And nothing else matters

How often we think about changing others or changing ourselves. Easier said than done. Trying to change someone or change ourselves is perhaps the greatest source of frustration in our lives. But still we try. And yes, there are some time-tested methods of producing a change – guilt, shame, various forms of “persuasion” or… reminding the person of the fire of hell.

These methods can be quite effective. Many people readily change under external pressure. But when the pressure is taken away they slide back to where they were or even further.

Change is difficult. It seems easy — just change, just don’t do it, just stop. But we discover that change is often beyond our control, no matter how much we try.

I often forget that change is a fruit that grows on the vine of love and relationship. Fruit is not something you create or produce, it just grows. Change comes by itself where the soil is fertile.

A while ago we noticed a strange change in our son’s behavior. He had always been a happy child but recently became irritable, impatient, whiny. At first we thought he could be tired or sick. He wasn’t. One day he gave us such a hard time that I was seriously considering some form of discipline to bring him back to his senses.

But I had an uneasy feeling about it until the next morning when my mind cleared up. I thought I heard God speaking: “Take him swimming. Do something together.” Strangely, my heart lifted. We went swimming, played some tennis, spent time chatting and eating our favorite cinnamon rolls. We spent several days doing just this. And what a difference it made! He is quite himself now, happy and motivated, with almost no effort on my part.

What is it? Magic? I didn’t do a thing. I just had a fun time with my son! But something grew out of it, a change. The only reason and motive for change is a sensation of being loved. That’s the only thing that can cause us to really change. I am sure that my son had no idea why in the world he changed. He had no goals set, no rewards to motivate himself with. He didn’t work for it, he didn’t follow any disciplines or rules. He simply “was” — with me.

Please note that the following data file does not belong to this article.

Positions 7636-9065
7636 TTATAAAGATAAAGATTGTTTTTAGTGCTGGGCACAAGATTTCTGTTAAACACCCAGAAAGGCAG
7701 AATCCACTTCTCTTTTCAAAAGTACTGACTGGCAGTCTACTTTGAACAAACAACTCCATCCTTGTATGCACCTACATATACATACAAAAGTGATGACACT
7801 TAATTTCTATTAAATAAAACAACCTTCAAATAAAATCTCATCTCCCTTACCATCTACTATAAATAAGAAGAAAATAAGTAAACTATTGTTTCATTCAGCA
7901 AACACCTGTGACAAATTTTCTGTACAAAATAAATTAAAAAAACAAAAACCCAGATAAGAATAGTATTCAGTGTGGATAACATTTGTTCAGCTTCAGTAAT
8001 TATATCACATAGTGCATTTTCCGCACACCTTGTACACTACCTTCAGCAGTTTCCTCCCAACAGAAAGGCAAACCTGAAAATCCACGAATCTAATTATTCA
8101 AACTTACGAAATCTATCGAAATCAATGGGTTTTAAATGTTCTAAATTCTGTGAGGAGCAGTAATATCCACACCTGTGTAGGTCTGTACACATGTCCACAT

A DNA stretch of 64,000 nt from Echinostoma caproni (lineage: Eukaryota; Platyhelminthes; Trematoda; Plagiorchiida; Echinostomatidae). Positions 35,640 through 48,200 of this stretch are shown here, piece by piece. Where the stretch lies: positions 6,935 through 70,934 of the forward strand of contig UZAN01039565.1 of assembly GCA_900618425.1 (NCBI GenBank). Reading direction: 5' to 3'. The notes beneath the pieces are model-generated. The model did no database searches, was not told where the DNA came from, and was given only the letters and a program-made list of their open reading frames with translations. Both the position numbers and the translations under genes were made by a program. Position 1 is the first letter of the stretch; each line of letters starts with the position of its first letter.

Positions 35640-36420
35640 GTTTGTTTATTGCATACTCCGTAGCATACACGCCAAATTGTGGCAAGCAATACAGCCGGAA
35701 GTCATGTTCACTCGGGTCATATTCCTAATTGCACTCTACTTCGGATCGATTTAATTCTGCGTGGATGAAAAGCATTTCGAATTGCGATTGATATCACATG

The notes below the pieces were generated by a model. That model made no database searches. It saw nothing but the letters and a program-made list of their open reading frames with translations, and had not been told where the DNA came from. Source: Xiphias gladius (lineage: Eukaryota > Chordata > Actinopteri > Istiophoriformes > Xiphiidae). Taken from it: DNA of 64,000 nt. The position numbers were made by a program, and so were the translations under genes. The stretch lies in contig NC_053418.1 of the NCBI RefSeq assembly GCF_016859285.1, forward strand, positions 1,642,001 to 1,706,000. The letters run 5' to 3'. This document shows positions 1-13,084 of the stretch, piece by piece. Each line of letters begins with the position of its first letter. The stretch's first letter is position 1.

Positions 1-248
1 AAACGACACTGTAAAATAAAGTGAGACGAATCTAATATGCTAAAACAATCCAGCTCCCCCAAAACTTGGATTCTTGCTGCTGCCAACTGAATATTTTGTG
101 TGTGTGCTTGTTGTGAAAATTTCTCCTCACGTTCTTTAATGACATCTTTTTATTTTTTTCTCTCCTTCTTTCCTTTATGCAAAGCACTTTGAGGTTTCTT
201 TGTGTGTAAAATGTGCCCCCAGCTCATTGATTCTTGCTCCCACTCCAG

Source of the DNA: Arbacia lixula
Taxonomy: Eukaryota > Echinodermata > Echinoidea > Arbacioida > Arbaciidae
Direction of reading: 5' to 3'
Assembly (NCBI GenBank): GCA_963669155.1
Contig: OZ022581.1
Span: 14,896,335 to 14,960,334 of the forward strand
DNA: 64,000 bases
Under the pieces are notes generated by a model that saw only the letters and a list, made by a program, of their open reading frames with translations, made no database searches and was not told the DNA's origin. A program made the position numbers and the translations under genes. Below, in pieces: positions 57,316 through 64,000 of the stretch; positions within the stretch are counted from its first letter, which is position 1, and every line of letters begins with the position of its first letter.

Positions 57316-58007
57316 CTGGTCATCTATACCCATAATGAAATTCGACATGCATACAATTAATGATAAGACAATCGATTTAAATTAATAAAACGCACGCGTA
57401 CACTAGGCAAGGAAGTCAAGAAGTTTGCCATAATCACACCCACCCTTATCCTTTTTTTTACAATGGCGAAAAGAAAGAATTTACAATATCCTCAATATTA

In the words of the Russian philosopher Nikolay Bergyaev, “true existence” begets life. To live means to “be your true self.” When a person is allowed to be himself, when he’s accepted without any conditions, he lives. He grows wings, he taps into the wells of life hidden deep within. He gets transformed.

“True existence” grows out of a loving relationship. Don’t be in a hurry to change yourself or others. Most likely you will fail. Change is a fruit that grows on its own where there’s a loving relationship. We must shift our focus from trying to change to learning to be. We must cease trying and start being. When was the last time you simply “were”?

Thinking about God in this light, it is reasonable to conclude that he is not expecting us to change on our own, much less to change others or the world around us. He just wants us us to “be” — with Him — swimming, walking, dining, reading, jumping, talking. He comes in the morning and says: “You may have a problem with anger, discontent, envy, distrust, self-indulgence. But don’t get too worked up about it. Don’t look at yourself. Come with me.”

So we take his hand and walk out the door, still feeling unsure on the inside. But after a day or two we start relaxing into being who we are and magic is worked upon us. Suddenly, in the twinkling of an eye, we get transformed when we see him as he is. There’s no anger, discontent, envy or self-indulgence left. We see his face. And nothing else matters.

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